Luke also reports another encounter Jesus had along the way. This one was with some women of the city. Moved with pity at the sight of his suffering and the thought of the even more awful torture that lay just ahead, these women mourned and wept for him. But Jesus made a strange reply to them. “Don’t weep for me,” he said, “weep for yourselves, and your children.” Why did he say that? What did he mean? Well, on one level Jesus was thinking of the horrors that lay in the future for the people of Jerusalem. He knew that Jerusalem and Judea were doomed. Jesus himself had prophesied the city’s destruction only a few days earlier. On that occasion he did exactly what he told these women to do – he wept over the city. On the previous Sunday, the day we now call Palm Sunday, Jesus entered Jerusalem in triumph, with great cheers and honors from the crowd. But as he drew near the city, he paused. Gazing on it, he began to weep, and said, “I wish you had known today what would bring you peace! But now it is hidden from your eyes. The days will come when your enemies will arrive. . . . They will surround you and close you in on every side. You didn’t recognize the time when God came to you. So your enemies will . . . destroy you . . . (Luke 19:41-44, NIrV).

Jesus’ sad prophecy did come true. Within one generation an invading Roman army would completely destroy the city of Jerusalem and kill most of its population.

The deepest reason, I think, for Jesus’ sorrow over the city of Jerusalem is spiritual. He is weeping at what happens to people who deliberately reject him. These were people whom he loved, whom he wanted to gather to himself (see Luke 13:34). But they did not care about him. They didn’t recognize that, in Jesus, God himself was visiting them and offering them the gift of salvation. Nor did they understand that their time was limited. The time to respond was now! The time to accept Christ is when he’s present. You must respond to him in faith today, when you hear his voice speaking to you, calling you to follow him. You might not have tomorrow to decide.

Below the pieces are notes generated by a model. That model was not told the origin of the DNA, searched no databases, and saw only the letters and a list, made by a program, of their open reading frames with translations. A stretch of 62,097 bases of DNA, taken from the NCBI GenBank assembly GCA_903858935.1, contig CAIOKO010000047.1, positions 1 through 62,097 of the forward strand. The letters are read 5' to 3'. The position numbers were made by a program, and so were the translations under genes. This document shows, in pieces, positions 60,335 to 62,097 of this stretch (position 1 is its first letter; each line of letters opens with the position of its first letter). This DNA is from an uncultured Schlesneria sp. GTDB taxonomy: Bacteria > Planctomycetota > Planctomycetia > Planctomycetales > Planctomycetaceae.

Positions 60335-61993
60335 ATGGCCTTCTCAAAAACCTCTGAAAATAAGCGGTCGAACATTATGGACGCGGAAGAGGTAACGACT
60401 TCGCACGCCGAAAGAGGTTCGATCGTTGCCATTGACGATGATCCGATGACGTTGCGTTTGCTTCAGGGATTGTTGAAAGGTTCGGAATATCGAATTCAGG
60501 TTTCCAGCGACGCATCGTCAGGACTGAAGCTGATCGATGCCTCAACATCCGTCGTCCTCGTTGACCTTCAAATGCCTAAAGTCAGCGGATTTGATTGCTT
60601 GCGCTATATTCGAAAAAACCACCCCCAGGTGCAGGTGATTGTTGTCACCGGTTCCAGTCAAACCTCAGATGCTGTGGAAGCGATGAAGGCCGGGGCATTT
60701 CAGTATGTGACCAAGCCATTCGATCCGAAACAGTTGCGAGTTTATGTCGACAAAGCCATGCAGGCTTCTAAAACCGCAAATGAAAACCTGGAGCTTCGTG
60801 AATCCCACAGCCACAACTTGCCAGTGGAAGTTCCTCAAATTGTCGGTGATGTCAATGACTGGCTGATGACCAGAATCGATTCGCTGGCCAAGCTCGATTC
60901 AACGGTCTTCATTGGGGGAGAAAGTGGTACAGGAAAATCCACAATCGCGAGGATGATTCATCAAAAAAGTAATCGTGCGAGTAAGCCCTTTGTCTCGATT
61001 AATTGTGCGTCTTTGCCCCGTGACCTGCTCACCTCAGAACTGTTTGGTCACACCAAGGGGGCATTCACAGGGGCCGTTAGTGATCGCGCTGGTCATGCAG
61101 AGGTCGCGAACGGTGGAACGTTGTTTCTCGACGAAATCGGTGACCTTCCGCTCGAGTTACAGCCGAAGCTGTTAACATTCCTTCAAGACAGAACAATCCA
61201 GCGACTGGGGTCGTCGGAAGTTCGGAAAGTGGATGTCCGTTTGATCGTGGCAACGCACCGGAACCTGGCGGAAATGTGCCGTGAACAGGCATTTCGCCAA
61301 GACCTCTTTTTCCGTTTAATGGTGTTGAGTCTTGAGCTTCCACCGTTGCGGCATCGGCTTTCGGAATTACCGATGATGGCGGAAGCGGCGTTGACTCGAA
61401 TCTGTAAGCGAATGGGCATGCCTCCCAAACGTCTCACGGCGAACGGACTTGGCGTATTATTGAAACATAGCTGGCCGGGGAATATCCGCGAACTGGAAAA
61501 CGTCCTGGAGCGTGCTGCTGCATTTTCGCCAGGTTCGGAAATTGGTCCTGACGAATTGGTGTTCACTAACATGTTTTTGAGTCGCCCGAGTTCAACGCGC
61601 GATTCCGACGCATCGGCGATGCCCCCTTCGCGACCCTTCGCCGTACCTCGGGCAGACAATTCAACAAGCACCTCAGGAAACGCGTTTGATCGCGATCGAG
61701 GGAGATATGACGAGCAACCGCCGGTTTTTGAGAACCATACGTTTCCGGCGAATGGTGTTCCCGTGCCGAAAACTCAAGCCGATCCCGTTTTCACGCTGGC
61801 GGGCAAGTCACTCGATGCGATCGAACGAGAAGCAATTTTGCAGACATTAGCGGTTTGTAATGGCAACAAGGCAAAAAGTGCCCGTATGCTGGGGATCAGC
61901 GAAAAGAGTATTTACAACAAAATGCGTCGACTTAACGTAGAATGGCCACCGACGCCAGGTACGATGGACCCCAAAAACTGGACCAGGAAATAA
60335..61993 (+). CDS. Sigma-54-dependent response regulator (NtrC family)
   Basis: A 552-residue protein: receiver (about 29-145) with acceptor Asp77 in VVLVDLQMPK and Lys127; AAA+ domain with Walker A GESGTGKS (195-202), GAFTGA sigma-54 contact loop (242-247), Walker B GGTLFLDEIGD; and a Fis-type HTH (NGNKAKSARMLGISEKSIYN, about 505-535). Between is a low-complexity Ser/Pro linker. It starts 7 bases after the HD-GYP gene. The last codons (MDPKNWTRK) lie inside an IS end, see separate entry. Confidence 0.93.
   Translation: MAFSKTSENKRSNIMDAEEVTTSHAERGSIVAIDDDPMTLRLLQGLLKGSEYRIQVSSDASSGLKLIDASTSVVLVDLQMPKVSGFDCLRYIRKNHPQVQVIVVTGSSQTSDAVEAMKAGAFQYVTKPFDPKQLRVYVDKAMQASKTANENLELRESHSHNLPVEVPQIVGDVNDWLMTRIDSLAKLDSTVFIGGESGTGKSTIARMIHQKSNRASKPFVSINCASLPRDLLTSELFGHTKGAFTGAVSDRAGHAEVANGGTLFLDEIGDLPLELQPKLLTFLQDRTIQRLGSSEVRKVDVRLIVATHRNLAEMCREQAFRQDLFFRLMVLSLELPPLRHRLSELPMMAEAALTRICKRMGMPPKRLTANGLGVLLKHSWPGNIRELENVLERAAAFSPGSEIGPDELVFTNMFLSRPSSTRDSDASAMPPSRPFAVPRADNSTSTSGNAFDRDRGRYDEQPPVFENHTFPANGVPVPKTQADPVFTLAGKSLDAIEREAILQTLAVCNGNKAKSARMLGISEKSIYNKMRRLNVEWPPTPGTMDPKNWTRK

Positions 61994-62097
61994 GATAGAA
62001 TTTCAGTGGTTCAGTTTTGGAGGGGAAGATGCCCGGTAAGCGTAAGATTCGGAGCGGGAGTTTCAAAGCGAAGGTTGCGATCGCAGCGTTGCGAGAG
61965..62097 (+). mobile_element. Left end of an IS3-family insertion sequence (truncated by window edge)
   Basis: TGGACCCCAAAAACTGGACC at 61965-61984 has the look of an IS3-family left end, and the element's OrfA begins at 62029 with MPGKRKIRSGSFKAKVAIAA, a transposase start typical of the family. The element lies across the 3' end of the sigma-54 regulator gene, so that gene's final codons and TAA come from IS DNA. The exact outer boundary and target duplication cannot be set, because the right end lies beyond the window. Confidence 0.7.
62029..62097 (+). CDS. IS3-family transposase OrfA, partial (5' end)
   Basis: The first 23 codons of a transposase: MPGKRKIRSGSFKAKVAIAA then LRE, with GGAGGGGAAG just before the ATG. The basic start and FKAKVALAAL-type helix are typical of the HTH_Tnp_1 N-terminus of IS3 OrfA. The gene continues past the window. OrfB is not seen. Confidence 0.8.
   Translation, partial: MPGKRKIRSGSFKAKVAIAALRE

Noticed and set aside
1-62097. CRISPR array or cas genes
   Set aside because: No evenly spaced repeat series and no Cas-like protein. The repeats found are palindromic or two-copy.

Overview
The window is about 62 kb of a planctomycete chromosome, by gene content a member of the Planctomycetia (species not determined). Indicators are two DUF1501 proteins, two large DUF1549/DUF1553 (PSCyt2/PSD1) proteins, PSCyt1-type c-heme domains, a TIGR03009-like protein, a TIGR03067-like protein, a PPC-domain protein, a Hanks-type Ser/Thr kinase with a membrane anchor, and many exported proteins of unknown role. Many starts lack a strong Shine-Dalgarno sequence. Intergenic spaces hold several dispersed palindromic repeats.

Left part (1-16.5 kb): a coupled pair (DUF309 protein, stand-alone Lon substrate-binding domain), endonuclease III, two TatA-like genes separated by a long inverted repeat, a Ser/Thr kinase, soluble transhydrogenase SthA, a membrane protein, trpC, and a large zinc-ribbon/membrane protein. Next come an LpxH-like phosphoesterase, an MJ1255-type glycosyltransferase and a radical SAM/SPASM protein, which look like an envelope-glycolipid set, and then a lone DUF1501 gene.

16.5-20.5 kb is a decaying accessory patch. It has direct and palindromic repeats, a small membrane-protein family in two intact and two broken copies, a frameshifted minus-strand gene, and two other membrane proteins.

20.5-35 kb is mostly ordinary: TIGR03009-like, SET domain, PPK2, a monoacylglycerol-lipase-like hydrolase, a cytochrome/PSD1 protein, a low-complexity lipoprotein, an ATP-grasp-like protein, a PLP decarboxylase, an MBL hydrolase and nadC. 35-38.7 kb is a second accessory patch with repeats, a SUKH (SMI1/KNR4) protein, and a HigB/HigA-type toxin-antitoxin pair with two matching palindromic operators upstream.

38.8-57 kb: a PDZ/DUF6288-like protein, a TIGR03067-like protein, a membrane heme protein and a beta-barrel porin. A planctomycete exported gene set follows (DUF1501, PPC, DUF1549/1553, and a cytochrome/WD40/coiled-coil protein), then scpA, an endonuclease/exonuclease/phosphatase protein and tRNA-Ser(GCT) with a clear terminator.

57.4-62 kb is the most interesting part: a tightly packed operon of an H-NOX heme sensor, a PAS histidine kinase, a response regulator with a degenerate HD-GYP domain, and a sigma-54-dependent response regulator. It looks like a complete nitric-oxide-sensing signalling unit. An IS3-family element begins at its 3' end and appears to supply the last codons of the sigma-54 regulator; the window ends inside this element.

TAKE UP YOUR CROSS AND FOLLOW ME”

Jesus’ words on his way to the cross remind us of the importance of putting our faith in him and committing our lives to him absolutely and unconditionally. There is a terrible price to pay for rejecting Christ. It ought to make us weep. As surely as Jesus carried a cross through the streets of Jerusalem, we must carry our cross after him. You know, that’s exactly how he once described what it meant to be his follower. Jesus defined real discipleship this way:

. . . “If you want to follow me, you must say no to yourself. You must take your cross every day and follow me. If you want to save your life, you will lose it. But if you lose your life for me, you will save it. What good is it for you to gain the whole world but lose . . . your very self?”

Luke 9:23-25 (NIrV)

Think about what that means. If you want to follow Jesus, you first have to learn to say no to yourself. Our human tendency is to interpret this command in such a way as to make Jesus’ demand less difficult, less radical. Christians must practice self-denial. But too often we think denying ourselves means giving up chocolate in our diet, or only buying one new outfit of clothing instead of two.

What self-denial really means, on the deepest level, is saying no to our self. That’s not something we’re good at. We much prefer to indulge ourselves, to give ourselves whatever we think we need or want to make us happy, rather than saying no to ourselves. Self-denial seems old-fashioned, out of style, even unhealthy. Nowadays we are expected to affirm ourselves, love ourselves, reward ourselves. “Be good to yourself,” we are urged. “That’s the secret of happiness.” Self-discipline? Yes, certainly – that makes you even stronger. That serves your self interest. But self-denial? Saying a stern and resolute “no” to self-centered ambitions and goals? That’s a foreign concept to most people. It does not appeal to us. Jesus says even more. Not only must we say no to ourselves, we must also take up our cross. “Take up your cross every day,” he said. The cost of true discipleship involves not just denying self; but dying to self.